Ominous Moment
“We have a mutual friend. And right now, she needs your help.” Root is always ominous, even when she’s smiling from inside a furry Nanook of the North hood.

Tomorrow:
“Deus Ex Machina,” the Season Three Finale. Talk about your ominous moment.

Next Week’s PoI Posts:
May 2: 4-1 Panopticon (Erik Mountain and Greg Plageman): Rebooting a Story After a Turning Point
May 3: 4-3 Wingman (Amanda Segel): Multi-Thread Plotting
May 4: 4- 11 If/Then/Else (Denise The): Point of View as Meaning (YAY!)

Table of Contents with Links to all PoI Posts

15 thoughts on “Person of Interest: RAM: There Is No Good Back Story

  1. I totally understand what your saying. BUT. I think when you’ve totally got your audience committed, so that you aren’t going to lose them if you stray from THE story shortly, these kinds of stories are a wonderful treat fir the audience. It’s like the episodes when everyone acts totally out of character which only die hard fans get cause you have to know the characters to get why it is soo cool. It may be that you can only do it in television (as opposed to books if films) where you have that long term commitment and can take an episode or two to be a “gift to the fans”.

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    1. I loved this when it first aired.
      Usually when I re-watch a PoI episode, I’m fascinated all over again. When I re-watched this one, I found it oddly flat, and I think it’s because the fun factor is gone once you’ve seen it once. It’s the very fan service that makes it fun the first time that makes it flat the second time. It’s by a really good writer, too, Denise The, so I think it’s just that it happened in the past. We know Dillinger isn’t going to kill Finch. We know Reese isn’t going to stay with Kara and keep killing people. We know Shaw is more than a grim executioner. So on the second viewing, I felt a lot of yadda yadda going on. Plus it’s one thing to have Reese and Kara be the CIA assassins sent after Casey; I’ll buy that because it’s one of the things that leads Finch to recruit him later. But Shaw showing up to execute Dillinger? What are the chances?

      So for me, it isn’t just that it doesn’t have any effect on the story; it’s that it’s not fun to rewatch because the juice is in the surprise, not the story.

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  2. How does this differ from Rashomon Job? The fact that Leverage is much more episodic? The framing device? (since the framing device means that the differing ways of retelling reflect on the characterizations of the crew in the now)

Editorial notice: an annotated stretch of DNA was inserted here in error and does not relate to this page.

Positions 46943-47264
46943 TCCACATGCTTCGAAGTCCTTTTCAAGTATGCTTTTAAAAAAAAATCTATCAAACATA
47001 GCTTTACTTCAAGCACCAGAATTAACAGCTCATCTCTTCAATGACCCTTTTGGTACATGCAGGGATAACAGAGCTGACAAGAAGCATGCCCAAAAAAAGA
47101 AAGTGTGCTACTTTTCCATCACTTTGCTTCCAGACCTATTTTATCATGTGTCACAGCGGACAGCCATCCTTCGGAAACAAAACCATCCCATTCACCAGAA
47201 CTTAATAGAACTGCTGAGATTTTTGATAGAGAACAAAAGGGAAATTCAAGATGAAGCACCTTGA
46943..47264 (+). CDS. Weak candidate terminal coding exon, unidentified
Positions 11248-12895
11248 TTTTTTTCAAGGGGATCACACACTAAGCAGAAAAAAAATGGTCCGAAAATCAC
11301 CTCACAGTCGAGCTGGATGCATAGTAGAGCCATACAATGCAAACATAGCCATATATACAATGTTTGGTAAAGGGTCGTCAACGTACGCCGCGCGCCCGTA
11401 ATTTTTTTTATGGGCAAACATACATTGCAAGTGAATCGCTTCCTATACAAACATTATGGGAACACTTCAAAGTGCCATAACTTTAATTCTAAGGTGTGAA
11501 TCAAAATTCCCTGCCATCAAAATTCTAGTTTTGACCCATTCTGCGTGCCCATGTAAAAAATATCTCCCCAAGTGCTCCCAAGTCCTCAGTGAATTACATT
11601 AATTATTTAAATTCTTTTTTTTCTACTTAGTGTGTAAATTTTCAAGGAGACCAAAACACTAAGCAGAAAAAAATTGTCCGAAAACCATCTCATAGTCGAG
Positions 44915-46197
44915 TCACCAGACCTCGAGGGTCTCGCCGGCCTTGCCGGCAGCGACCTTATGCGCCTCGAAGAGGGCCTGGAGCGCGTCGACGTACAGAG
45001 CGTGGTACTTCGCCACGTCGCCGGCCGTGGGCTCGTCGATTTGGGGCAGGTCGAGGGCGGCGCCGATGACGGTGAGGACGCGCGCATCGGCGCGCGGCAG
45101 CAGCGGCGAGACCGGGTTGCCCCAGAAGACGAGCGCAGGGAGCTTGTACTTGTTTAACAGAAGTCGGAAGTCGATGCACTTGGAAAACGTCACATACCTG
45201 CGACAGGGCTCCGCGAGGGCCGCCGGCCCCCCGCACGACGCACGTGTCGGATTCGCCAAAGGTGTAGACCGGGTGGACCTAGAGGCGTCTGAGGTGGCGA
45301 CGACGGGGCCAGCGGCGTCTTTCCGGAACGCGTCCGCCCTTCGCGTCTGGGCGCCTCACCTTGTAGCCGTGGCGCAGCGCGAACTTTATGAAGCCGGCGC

(I forget, is Terra Incognita on the schedule? Are those flashbacks different since they occur within show timeline, and thus aren’t backstory? They’re also directly integrated with the now to characterize now-John.)

    Leverage is quite good about taking what people would instinctively place as backstory flashback material, and reintegrating it into present-day stakes. The Inside Job ensures that we don’t need to see Parker’s childhood outside of short humorous punchlines. The implications of Eliot’s service under Moreau are more chilling left unsaid, because what actually matters is how the crew reacts to learning about that history, not the history itself. The Nate-Sophie romp is played out in the present day via The Two Live Crew Job, with Starke as the substitute Sophie that they chase, and Frame Up Job, with Sterling as the substitute Nate chasing them.

    Is RAM at fault just because it has the trappings of season arc, compared to the middling but present-day two episodes preceding it? I’d rather Last Call be excised from the hypothetical novel. TV can go pretty far on well-crafted fanservice alone.

    I’m wondering if the characterization comparisons they were going for could have been done via a present-day case. Their previous attempts (Foe with Ulrich, Critical with Alistair) usually fall flat, like with the Last Call hacker coming off as bargain-bin Root. The two military numbers (Mission Creep, Liberty) also are just less impactful as proxy young-Johns compared to John himself in flashback, from the fans’ POV. Is that just an acting issue? The proxies for Leverage above were Mark Sheppard and Griffin Dunne, which goes a hell of a long way.

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    1. AHA!

      It does differ in a big way. “The Rashomon Job” takes place in the now of the story. It’s five people talking to each other, trying to one up each other; the juice isn’t in what happened back then, it’s what’s happening as they tell their stories now.

      And key to that is the scenes that seem like flashbacks aren’t flashbacks.

      A flashback is stopping the story in the now to go back to the past to show what happened then.